The continent of Africa has beautiful scenery, wonderful wildlife, and a magnificent culture that dates back to our earliest history. However, today hate and war that have spread throughout countries of Africa, affecting both men, women, and children. “Beasts of No Nation,” directed by Cary Joji Fukunaga, has shown the impact of these wars. The film has been released in selected theatres and is available on Netflix.
The story focuses around a young West African boy named Agu (Abraham Attah). When war is at his town’s doorstep, his father (Kobina Amissah-Sam) sends his mother (Ama K. Abebrese) and younger sister (Vera Nyarkoah Antwi) away in a bus. While Agu, his father, and older brother (Francis Weddey) try to escape the town when the invading army attacks, Agu’s father and brother are shot and killed. Agu must flee into the neighboring forest. Eventually, he is found by a rebel army and is trained as as a soldier when the Commander (Idris Elba) takes interest in him. With Agu now a trained child soldier, him and the rebel army head toward the capital to take on the force that is killing innocent African lives.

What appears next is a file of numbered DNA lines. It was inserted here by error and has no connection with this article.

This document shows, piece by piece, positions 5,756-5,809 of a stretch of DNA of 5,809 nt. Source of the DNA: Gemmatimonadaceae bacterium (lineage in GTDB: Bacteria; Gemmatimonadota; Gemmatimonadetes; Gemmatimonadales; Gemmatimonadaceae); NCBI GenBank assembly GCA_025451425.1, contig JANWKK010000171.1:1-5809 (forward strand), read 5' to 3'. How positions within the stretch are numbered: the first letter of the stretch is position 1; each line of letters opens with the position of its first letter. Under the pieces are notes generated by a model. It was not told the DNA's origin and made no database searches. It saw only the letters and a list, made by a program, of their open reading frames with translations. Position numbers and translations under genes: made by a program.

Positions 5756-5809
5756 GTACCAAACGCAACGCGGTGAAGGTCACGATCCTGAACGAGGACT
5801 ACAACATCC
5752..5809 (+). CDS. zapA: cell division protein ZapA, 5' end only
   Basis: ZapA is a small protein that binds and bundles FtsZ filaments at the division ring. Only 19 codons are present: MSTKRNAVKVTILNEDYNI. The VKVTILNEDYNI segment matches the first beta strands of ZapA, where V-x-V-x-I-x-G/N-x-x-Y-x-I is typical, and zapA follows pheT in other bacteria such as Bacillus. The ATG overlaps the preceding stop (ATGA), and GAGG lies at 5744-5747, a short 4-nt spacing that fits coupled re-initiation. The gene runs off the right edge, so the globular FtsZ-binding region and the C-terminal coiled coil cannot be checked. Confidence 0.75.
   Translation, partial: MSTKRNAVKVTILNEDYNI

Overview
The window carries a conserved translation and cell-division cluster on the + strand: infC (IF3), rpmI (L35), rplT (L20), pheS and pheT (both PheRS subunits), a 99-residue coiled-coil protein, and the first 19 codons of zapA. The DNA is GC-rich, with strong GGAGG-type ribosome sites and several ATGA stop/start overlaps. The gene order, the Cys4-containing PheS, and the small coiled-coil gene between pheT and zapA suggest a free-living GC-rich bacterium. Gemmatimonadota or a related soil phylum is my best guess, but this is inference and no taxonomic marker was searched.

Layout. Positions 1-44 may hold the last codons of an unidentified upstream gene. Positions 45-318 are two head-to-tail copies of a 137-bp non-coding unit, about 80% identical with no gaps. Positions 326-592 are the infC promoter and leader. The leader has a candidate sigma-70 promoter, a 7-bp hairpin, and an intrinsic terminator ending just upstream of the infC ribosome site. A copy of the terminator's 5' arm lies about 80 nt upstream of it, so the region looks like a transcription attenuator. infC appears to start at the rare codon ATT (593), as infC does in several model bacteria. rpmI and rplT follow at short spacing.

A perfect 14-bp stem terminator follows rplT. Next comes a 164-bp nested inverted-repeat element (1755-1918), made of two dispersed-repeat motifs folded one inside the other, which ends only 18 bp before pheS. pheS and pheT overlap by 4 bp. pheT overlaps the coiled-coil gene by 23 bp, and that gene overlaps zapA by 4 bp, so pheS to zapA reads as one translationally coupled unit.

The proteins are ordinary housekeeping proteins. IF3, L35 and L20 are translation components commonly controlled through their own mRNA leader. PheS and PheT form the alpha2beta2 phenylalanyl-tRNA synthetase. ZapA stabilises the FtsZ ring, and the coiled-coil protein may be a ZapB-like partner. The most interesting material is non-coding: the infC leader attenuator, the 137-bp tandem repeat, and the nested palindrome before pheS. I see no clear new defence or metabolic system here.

The film itself is powerful in that it isn’t scared to show how dreadful and brutal the wars in African countries are. One scene shows this perfectly is when Agu is forced by the commander to kill a man with a machete as another child joins in. Agu’s narration alongside the film relates to God and his faith, showing how conflicted his mind is when he is killing people for the cause of war, and giving the audience a peer into what goes on within a child soldier’s mind.
The music in the film has a lot of African children chanting to different beats giving off an innocence that can be heard throughout the movie, almost like it is mocking it. While most of the film relies on dialogue and imagery, there are some scenes that have orchestral scores causing them to be more memorable and impactful.
While the film has a lot of good qualities going for it, there are a couple of issues with the film. In the beginning segment of the movie, there is a lot of switching between English and African language with subtitles. While this shows how cultural the film is, it can also be confusing to some viewers, and after the beginning the rest of the movie is mostly English. Another issue is the lack of access to the film as it is only in a few selected theatres, and for anyone with a Netflix account. By doing this, the film has a narrower amount of viewers and might not get as much praise due to the lack of views.
“Beasts of No Nation,” while being a dramatic and impactful war film, can be hard for some people to watch as there is a lot of gore, violence, and harsh topics brought up. However, it is a good film for individuals to watch to educate themselves on the events that have been taking place on the African continent. This movie gets a 4.6/5.
Categories: A &E